Now that you've gone through the ordeal of rates of reaction, we'll move on to something substantially easier: Hess' Law. This law simply states that when two reactions are added, other properties (such as ΔH) can be added as well. For example, the following two example reactions can be added as shown:
Reaction 1: A (s) + B (g) 2 C (g) ΔH°1 = -14.8 kJ
Reaction 2: 2 C (g) + D (g) 2 E (g) ΔH°2 = 3.4 kJ
Overall: A (s) + B (g) + D (g) 2 E (g) ΔH° = -11.4 kJ
Simply add the two ΔH° values together for the overall heat change. Equilibrium constants can also be combined for two reactions, but they cannot be added; the following example shows why:
Reaction 1: A (g) + 2 B (s) C (g) K1 = [C]/[A]
Reaction 2: 2 D (g) + E (g) F (g) + G (s) K2 = [F]/([D]2[E])
Overall: A (g) + 2 B (s) + 2 D (g) + E (g) C (g) + F (g) + G (s) Knet = ([C][F][G])/([A][D]2[E])
While the individual species are added to come up with the final reaction, the equilibrium constant multiplies the concentrations of these reactions together. Therefore, to find the equilibrium constant of two or more added reactions, you must multiply the K values of the component reactions together.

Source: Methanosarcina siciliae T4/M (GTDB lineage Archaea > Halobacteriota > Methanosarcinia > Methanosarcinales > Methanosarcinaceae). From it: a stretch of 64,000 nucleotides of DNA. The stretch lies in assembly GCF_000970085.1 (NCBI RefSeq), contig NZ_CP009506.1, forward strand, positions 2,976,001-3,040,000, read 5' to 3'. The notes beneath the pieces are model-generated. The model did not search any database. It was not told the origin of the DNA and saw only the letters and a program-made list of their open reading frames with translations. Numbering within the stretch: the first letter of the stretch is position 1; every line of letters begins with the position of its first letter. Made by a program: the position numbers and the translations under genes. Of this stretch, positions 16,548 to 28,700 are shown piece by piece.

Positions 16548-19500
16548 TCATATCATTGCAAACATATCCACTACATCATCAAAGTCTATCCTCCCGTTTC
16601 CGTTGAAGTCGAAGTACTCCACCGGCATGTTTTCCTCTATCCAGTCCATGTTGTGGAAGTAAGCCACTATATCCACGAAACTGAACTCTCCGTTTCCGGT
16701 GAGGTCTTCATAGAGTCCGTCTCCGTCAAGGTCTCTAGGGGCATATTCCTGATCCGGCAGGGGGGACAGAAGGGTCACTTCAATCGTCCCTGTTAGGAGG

As explained in the previous page, the rate equation for two separate reactions being added together is dependent on the slower, rate-determining reaction. Since you're probably very tired of rate laws, we won't go over this material again!
That's all there is to Hess' Law! Next, we'll move on to the final lesson of our chapter, Catalysts. These are substances that accelerate a reaction without being consumed, and they are vital not only to industrial chemistry, but for the survival of life on earth as well.